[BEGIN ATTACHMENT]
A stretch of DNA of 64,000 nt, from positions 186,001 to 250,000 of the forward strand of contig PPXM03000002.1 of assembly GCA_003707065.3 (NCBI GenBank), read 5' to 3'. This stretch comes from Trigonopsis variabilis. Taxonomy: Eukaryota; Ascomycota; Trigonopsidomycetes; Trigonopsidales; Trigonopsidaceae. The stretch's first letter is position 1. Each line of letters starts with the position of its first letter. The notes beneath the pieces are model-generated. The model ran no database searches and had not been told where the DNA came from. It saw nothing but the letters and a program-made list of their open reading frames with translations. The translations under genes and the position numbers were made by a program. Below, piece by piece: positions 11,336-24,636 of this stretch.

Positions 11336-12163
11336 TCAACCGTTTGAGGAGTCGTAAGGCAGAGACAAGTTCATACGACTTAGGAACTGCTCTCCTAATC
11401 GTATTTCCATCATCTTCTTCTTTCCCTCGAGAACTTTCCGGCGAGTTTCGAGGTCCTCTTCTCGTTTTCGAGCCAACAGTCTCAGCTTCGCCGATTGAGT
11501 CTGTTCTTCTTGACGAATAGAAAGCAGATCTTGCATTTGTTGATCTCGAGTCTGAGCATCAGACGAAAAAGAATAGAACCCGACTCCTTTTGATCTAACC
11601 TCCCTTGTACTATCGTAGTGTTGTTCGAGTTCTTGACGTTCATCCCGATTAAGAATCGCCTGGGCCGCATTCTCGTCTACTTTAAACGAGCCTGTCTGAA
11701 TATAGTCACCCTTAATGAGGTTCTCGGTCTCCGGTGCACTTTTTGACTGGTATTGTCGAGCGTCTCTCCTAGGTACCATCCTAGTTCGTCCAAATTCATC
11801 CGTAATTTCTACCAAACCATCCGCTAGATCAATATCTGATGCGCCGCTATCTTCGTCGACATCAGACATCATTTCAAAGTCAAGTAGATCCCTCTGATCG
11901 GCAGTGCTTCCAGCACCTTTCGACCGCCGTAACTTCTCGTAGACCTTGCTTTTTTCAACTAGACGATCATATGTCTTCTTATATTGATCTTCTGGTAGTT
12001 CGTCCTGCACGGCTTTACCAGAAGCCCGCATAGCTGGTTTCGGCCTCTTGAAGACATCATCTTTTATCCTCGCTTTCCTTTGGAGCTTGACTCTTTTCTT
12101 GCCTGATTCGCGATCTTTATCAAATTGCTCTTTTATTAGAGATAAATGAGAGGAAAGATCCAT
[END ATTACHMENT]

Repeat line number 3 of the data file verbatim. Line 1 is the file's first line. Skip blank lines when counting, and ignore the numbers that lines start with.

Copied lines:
11336 TCAACCGTTTGAGGAGTCGTAAGGCAGAGACAAGTTCATACGACTTAGGAACTGCTCTCCTAATC